“Down along the creek / I remembered something.”
I’ve spent a good amount of my life around creeks, or at least around bodies of water. My hometown’s essentially just a 1.2 square mile year-round campground that might actually have more water within its limits than dry land. No matter where they go, any person who grows up in Medford Lakes, New Jersey, has the privilege of carrying around in their heart and head a small trove of cedar-water-soaked memories formed down along the creek — from learning to swim, to their first kiss; from summer nights with friends, to their first beer, to their first skinny-dip, to their first…well, everything that comes after that.
It was November, 2016, and I’d been working in Philadelphia for about nine months. I was still living in Medford Lakes at the time and commuting, but some friends and I were closing in on signing a lease in the city, and between the commute, the long work hours and the inexplicable desire some early twenty-somethings have to spend as much time as possible in the nearest metropolis, I had begun the mental process of shifting the home-base of my life to Philly.
Mine, like so many other twenty-three year old’s, was a life in transit, and I was spending less and less time down along the creek.
So when the clock struck 6:00 PM on Friday night, I was relieved to see my phone alight with messages from friends — some of whom I had not seen in a long, long time — trying to slap-dash together some plans for the evening. We were all in different stages of our lives — some working, some in school, some local, some distant, some in relationships, some single, some doing that weird in-between thing called “dating”— but for whatever reason, that particular Friday night, we were all free, all thirsty and all in need of each others’ company.
Our plans came together quickly, almost unnaturally — the sort of plan-making that happens when you and all your friends want to do something, but have no idea what and frankly don’t care, as long as you’re together. One of us mentioned that they’d made plans to visit a craft brewery in Cherry Hill, and for no reason other than our need to see each other and soak the night in beer, the plan was cemented.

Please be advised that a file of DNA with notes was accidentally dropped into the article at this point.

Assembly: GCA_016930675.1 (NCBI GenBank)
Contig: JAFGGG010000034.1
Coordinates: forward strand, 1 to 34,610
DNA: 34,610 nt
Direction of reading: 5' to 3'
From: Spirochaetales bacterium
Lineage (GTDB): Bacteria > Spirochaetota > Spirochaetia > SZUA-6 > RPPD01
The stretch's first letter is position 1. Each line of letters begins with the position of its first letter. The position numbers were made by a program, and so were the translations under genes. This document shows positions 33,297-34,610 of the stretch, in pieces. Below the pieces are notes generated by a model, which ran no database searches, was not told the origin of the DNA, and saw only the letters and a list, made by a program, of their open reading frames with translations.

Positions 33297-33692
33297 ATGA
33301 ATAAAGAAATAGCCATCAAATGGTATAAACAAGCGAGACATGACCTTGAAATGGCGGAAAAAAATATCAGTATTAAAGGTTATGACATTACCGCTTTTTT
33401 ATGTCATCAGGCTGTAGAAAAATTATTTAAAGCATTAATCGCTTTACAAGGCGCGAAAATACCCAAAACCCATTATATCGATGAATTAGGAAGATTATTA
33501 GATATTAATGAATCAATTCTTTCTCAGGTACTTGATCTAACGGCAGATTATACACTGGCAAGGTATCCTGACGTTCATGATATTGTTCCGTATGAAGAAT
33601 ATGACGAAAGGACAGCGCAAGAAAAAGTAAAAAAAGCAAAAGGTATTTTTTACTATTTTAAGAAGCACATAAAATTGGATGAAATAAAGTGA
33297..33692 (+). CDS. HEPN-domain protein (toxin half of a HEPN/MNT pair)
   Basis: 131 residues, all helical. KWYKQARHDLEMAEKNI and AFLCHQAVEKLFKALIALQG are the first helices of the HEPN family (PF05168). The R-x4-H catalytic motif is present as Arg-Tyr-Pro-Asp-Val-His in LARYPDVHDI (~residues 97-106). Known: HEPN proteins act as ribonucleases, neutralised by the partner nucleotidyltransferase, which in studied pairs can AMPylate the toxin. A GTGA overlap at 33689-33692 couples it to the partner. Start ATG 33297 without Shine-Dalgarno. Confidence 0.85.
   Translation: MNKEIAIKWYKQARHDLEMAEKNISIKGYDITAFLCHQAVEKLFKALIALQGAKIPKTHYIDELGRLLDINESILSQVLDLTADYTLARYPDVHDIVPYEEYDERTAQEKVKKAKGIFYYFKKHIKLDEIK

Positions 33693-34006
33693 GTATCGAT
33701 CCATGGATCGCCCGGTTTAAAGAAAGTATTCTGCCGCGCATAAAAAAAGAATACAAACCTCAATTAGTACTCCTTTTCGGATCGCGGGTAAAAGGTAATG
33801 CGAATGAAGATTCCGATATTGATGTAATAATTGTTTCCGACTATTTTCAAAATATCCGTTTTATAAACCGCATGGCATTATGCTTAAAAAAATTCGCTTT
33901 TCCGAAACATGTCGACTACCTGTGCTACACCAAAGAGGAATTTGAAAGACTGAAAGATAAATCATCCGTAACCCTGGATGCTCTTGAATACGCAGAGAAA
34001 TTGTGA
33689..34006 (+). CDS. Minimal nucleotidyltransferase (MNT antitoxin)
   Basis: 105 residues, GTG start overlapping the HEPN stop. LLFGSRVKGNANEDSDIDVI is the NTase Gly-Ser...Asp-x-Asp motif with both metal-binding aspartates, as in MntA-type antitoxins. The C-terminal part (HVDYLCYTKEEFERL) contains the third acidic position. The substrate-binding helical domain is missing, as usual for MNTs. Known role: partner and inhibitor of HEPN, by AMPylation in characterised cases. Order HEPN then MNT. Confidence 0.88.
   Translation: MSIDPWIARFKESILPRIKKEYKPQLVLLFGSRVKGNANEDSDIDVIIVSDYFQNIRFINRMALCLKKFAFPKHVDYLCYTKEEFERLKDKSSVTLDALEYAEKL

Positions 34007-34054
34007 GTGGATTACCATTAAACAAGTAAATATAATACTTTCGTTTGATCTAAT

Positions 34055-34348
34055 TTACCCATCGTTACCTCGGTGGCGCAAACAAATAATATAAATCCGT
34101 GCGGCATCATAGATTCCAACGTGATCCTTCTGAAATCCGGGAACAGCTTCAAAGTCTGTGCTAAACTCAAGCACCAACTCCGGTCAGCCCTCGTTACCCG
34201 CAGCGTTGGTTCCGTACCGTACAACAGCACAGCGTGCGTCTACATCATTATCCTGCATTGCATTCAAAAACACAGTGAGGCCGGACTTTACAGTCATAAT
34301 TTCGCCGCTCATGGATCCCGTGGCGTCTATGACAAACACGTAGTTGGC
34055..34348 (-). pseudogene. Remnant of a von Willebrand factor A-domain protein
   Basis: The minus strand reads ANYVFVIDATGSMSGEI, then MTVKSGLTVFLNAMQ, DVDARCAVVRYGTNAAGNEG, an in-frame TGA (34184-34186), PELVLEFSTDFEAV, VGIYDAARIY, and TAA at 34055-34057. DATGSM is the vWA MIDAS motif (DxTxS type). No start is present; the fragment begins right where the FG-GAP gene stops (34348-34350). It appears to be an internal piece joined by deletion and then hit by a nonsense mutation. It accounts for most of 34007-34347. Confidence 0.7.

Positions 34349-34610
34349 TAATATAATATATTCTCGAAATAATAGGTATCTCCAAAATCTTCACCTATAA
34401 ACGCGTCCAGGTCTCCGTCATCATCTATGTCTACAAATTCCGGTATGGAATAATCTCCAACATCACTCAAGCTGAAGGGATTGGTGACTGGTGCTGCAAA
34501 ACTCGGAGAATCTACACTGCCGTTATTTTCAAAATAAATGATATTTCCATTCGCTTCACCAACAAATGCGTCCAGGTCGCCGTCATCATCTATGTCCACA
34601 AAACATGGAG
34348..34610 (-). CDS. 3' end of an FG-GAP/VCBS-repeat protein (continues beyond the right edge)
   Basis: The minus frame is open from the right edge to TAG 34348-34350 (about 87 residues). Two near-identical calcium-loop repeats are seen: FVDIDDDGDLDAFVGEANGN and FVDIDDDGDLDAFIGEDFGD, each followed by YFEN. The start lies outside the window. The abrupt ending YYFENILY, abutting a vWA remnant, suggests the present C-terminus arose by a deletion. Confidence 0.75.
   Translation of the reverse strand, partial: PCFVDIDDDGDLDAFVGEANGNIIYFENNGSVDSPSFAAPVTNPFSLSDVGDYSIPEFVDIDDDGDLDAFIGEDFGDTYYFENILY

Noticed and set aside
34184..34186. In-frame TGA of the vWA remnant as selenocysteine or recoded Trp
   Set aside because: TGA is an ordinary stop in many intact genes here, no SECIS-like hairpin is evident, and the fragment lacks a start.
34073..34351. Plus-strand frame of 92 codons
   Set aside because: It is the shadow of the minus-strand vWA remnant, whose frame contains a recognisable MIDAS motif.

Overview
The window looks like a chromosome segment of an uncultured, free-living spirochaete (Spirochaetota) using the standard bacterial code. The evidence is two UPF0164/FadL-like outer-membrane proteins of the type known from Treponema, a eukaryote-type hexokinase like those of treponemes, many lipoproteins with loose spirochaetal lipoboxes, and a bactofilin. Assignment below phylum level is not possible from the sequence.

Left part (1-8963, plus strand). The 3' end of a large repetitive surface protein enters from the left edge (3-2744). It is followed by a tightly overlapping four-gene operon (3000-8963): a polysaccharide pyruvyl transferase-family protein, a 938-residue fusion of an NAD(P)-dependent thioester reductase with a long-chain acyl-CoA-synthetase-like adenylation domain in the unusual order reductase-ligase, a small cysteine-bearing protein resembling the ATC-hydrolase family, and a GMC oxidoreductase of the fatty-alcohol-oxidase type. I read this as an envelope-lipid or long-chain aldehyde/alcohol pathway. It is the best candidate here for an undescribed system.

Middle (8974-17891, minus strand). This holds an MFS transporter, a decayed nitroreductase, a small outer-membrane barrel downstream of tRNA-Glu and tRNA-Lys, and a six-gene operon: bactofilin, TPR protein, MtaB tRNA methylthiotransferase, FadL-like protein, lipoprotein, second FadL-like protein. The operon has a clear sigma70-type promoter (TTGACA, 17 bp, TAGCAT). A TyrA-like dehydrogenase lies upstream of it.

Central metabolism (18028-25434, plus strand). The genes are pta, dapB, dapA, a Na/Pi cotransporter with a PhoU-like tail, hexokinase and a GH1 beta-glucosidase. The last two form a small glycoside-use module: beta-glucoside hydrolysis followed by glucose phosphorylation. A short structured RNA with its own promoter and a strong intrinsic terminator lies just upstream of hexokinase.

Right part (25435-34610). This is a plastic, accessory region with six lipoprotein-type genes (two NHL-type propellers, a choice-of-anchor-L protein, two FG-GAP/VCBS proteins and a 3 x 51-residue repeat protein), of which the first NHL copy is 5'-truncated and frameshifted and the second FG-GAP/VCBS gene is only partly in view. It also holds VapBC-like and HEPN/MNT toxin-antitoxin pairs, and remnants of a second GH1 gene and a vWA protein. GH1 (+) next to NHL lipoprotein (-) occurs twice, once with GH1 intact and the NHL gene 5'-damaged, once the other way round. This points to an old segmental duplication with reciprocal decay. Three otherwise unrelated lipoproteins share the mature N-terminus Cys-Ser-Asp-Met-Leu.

Now, the sub-header of this essay comes from a song called “715 — CRΣΣKS,” the perfect song to stand absolutely still within and let swallow you whole. It’s from 22, A Million, the now-largely-forgotten but still spectacular third full length release from Bon Iver, released in September, 2016. 22, A Million is a record that sounds exactly like its season; cold, but lush, like any clear autumn day, when the amber-and-rust colored leaves rustle between still-green grass and a cerulean sky.
“715 — CRΣΣKS” was the perfect soundtrack as I drove out of Philadelphia to meet my friends at Cherry Hill’s Forgotten Boardwalk Brewery, the bright white street lights lining Route 70 blasting the darkness from the road. The drive was a relatively short one, but darkness of the night added time — or at least, the feeling of it — and for twenty minutes or so, I had the the perfect music, the perfect drive and the perfect night ahead of me.
We came from all over the place, as scattered, trying-to-make-it-work friends in their early twenties tend to do when then need to forget the workweek and all the other inconvenient realities of the immediate post-graduate world. A few headlights flashed like split-second bursts of light against the frigid, pitch-black night as I pulled into the parking lot, “715 — CRΣΣKS” filling my tiny little 2015 Saturn Ion with thunder.
“Honey, understand that I have been left here in the reeds / but all I’m trying to do is get my feet from out the crease.”
The song wound down as, through a frosting-over windshield, I watched two of my friends head into the brewery — a few stragglers who, like I, were arriving after everyone else already had. And as the song gave way to silence, I found myself thinking about how calm we all were, despite the tumult around us — the panic to finish a degree, the panic to find work, the panic to move, all while avoiding acceptance of the fact that our collective adolescence had come to an end while we were doing all that panicking.
None of that really registered to any of us then. It still barely does now. I’ve always loved my friends, but in that moment, as I watched them exist in harmony with each other from across the parking lot of the Forgotten Boardwalk Brewery, I loved them. I loved them in a way that transcended our age, our stations in life, even our memories and personalities. I loved them; that they were. I understood, because they understood, and not a word had to be said about it.
It was so still. I was so still. It was lightning in a bottle.
I live in Philly now, and probably will for the foreseeable future. This city, like any, is a different planet, one whose geography, culture and inhabitants invite constant exploration and conceal countless cherished secrets. But I carry at the center of my heart the simple, split-second memory of lifting my head as the music wound down, and seeing such genuine harmony among the people with whom I’ve shared this journey. It is a singular moment that taught me that I don’t need to be in Medford Lakes to make memories down along the creek; I don’t need to be in any specific place at any specific time to catch life’s lightning in a bottle.
Because when lightning’s going to crash, it’s going to crash. So best just keep a bottle ready and try to catch it if you can, wherever you are. It’s the best way to remember how good, and rare, truly calm, pure moments tend to be.
And if you have it, letting “715 — CRΣΣKS” by Bon Iver wash over the moment probably won’t hurt.